Park City Council Returns This Week To Revisit Gordo Soils Site and Approve Wildfire Mitigation Fund
The Park City Council meet Thursday for its first meeting since July 15th.
Thursday’s council meeting is scheduled to begin at 4:00pm. The work session will cover landscape bonds, the creation of a public improvement district, and a follow-up discussion on the controversial soils site known as the Gordo project.
Public improvement districts, known as PIDs, are a public finance tool cities can use to incentivize economic development or redevelopment. In a PID, a city covers some development costs associated with things like water, sewer, or roads in exchange for a community benefit like a reduction of environmental impacts or neighborhood revitalization.
Last on the work session agenda, the council will revisit the proposed soils management facility at the Gordo property on SR 248.
The project is an effort to store mining waste from Park City’s days as a mining town safely and economically within city limits. The soil contains chemicals like lead and arsenic and is found throughout much of the Old Town and Prospector areas of town. Mining waste excavated during construction projects is currently transported to the west desert of Tooele County. The city estimates $17 million dollars could be saved over the next 10 years if the soil can be stored inside the city.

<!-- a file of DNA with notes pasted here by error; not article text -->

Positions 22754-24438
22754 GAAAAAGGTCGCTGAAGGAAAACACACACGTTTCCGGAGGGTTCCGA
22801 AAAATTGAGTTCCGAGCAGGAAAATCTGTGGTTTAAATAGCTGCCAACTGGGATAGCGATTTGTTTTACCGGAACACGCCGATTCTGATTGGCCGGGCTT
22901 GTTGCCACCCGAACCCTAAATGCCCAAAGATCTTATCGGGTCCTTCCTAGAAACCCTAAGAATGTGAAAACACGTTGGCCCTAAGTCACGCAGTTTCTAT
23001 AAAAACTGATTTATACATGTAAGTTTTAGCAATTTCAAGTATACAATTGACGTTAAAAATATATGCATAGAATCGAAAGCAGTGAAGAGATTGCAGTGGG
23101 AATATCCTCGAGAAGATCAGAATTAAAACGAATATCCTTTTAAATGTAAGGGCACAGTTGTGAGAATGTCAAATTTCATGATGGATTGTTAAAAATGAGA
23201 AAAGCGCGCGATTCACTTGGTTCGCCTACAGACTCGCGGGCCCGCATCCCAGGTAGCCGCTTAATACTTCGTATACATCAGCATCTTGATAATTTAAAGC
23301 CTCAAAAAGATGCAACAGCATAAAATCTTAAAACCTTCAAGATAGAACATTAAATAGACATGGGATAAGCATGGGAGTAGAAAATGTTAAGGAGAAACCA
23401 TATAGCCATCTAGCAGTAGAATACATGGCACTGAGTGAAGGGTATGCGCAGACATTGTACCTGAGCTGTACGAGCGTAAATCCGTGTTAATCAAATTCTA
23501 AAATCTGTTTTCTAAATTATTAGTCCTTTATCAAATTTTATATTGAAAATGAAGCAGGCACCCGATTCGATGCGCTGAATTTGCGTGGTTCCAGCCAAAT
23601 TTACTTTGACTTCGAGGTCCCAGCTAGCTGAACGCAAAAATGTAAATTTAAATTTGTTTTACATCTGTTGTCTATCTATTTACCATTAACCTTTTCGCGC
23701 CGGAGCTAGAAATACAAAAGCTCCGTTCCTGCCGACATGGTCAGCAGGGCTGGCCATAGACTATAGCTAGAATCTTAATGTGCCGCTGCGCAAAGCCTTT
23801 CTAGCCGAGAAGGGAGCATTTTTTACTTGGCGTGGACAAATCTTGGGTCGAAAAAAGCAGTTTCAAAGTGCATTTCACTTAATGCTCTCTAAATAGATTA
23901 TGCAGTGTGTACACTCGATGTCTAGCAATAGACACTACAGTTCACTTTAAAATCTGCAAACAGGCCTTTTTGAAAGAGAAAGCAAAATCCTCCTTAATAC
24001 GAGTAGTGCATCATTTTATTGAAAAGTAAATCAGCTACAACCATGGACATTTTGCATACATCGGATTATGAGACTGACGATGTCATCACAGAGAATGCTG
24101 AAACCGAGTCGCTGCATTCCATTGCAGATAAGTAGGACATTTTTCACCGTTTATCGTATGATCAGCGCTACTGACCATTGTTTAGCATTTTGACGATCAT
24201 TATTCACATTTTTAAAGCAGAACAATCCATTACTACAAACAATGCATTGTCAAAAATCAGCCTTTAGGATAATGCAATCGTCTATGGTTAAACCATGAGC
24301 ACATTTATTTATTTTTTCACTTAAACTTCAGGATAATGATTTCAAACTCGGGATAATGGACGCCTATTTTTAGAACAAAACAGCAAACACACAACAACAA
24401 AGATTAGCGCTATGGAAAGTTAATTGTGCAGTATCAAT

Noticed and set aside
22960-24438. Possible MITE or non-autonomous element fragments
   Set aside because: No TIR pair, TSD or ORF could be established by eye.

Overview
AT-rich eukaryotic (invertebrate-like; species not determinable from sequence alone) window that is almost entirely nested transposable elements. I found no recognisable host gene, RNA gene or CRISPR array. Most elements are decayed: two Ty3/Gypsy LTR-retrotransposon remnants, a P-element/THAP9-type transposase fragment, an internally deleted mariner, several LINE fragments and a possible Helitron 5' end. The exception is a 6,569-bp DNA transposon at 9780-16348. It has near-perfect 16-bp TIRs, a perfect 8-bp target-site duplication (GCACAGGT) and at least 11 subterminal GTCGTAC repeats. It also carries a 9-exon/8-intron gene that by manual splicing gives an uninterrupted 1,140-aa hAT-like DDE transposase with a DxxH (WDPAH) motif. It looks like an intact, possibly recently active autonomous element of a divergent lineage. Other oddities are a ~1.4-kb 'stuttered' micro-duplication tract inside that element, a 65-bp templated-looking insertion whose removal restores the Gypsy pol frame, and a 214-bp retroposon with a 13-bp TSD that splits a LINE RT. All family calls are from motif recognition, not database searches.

The council held a lengthy public hearing in July where not one person spoke in support of the project in its current form.
Park City Manager Matt Dias said there is no staff recommendation to move forward with the existing plan on Thursday. He said he thinks the council will decide to explore other options.
“You know, we actually don’t anticipate a sensational discussion on Thursday night,” Dias said. “We’re more or less coming back to cure the existing council position, which we think is continue to pause, re-engage with the Environmental Protection Agency, re-engage with Summit County, re-engage with the stakeholders in the area and try to determine if there are alternative solutions to present our public.”
Also under consideration is a $300,000 approval for wildfire mitigation services on Treasure Hill. Dias said the money will go toward much more than simply clearing brush and dead trees.
“There’s clearly some work that we need to do up there and I think we have that hopefully covered with our internal team with the city and using an external contractor,” he said. “It involves aerial mapping, a landscape plan, but they will be taking down a lot of the deadfall over the next couple years.”
Other agenda items include May sales tax numbers, a report on the transit to trails pilot program, and an update on efforts to make Marsac Avenue safer following last month’s dump truck crash. Last on the agenda is the certification of the August 10th municipal primary election results.
A full agenda and information on how to participate can be found here.